But it definitely got a reaction from my teammates, male and female.

“Hey, you’re looking good there!”

“Done something new with your look?”

“That really suits you, you know?”

None of it negative, but everyone clearly noticed. Even something as small as sparkly lip gloss.

Not long after, one of the other women on the team was due some leave, and was talking about what she’d do with it. “First thing,” she said, “I’m going to get a manicure. And then I’m going to put on makeup, and a really frilly dress.”

It’s worth pointing out here that, although most people think of women factory hands as looking like Rosie The Riveter or the machinists from Made In Dagenham, where plant uniforms are charmingly accessorised with a nice (if practical) hairdo, a colourful scarf, some bright lipstick, a blouse just visible under the overalls… none of that was going on in the Car Factory. Nobody was wearing lip gloss, except by mistake. Nobody was wearing their hair in anything but the most practical styles. Necklaces were permissible, so long as you could tuck them into your shirt, but you saw more of those on the men (many of whom liked those big, chunky, gold chains favoured by hip-hop artists) than the women.

Now, it’s not something I’ve analysed in detail. But once I thought about it, it began to seem a lot like protective camouflage. Not a denial of being a woman or a pretense of being a man, but a way of saying, through dress and accessory, that gender doesn’t matter. That everybody at the factory is, essentially, just a body, same as any other body. That the important bits are the legs, the arms, and the head.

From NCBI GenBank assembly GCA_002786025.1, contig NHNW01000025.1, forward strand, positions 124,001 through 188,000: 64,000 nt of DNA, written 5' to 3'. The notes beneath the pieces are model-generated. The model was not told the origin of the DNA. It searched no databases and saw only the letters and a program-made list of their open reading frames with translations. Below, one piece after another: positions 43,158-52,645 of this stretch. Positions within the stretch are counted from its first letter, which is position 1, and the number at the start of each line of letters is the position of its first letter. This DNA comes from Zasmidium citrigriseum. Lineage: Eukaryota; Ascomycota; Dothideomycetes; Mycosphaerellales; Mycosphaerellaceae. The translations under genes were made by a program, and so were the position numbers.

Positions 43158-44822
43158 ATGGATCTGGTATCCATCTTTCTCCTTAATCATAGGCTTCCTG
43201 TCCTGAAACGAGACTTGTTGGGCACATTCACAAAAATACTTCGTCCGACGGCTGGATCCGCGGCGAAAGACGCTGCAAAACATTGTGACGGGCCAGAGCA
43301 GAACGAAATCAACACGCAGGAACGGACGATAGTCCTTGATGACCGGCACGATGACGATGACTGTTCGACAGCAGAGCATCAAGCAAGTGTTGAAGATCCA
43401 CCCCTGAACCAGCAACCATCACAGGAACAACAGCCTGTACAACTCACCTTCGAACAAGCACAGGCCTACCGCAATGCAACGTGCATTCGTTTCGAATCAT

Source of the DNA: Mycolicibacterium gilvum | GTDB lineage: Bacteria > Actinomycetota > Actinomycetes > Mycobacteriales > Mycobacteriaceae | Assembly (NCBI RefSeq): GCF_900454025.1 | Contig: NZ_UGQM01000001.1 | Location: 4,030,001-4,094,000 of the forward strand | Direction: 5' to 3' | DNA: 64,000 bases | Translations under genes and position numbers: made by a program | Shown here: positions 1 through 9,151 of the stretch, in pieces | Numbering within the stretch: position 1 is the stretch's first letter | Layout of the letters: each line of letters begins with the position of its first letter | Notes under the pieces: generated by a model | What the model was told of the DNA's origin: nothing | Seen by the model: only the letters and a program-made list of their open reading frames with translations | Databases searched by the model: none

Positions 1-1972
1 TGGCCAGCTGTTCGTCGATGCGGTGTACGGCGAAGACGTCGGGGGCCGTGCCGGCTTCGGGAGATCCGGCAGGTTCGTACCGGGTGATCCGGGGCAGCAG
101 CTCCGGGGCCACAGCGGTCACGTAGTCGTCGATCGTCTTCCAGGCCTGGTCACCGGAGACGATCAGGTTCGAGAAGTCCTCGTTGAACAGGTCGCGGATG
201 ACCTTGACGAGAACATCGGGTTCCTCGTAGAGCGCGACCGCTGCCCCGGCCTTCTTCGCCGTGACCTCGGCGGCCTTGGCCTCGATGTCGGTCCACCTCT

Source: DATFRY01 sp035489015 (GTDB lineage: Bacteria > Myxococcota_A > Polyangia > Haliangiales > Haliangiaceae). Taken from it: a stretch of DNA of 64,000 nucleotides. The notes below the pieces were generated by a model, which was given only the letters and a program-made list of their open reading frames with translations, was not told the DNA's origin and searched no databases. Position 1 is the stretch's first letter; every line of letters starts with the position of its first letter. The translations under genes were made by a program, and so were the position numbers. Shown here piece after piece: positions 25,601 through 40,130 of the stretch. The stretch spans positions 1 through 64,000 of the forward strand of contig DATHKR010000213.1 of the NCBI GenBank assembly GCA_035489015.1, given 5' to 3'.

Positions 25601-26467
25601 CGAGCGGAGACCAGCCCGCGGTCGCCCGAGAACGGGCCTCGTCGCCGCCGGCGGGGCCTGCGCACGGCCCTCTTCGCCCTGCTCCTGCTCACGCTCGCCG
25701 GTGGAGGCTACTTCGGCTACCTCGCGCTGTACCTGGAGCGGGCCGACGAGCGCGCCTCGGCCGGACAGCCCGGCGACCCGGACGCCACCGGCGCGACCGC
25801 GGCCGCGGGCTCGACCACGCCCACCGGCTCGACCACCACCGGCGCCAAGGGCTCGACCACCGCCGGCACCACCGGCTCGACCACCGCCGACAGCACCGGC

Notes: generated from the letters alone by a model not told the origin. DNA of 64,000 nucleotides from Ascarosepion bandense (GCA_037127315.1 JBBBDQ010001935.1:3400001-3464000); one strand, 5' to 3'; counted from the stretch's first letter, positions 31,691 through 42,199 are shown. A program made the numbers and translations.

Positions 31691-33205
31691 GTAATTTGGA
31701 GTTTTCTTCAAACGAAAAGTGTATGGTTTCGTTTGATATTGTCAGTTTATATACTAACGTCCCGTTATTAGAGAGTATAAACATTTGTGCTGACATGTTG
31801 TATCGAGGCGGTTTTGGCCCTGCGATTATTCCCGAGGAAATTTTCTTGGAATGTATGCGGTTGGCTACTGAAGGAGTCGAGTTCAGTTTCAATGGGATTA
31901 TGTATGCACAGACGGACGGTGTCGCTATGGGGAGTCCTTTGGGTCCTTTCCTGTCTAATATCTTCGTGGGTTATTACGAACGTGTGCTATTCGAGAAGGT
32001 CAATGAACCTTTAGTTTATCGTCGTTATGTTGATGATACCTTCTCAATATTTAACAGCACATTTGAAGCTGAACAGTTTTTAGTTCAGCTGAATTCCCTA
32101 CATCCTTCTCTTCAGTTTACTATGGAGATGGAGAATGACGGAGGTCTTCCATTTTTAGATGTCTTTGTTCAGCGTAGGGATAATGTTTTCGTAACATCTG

So, as well as health, safety, protection and preventing unexpected disputes on the line, the uniform also erased gender divides. It’s debatable to what extent this was a Good Thing, in that it undoubtedly helped generate a non-hostile atmosphere towards women, versus a Problem, in that it also reinforced native categories to the effect that it was not normal to Be Female on a car assembly line. But it was certainly a way of showing how even the smallest details of the workplace environment matter.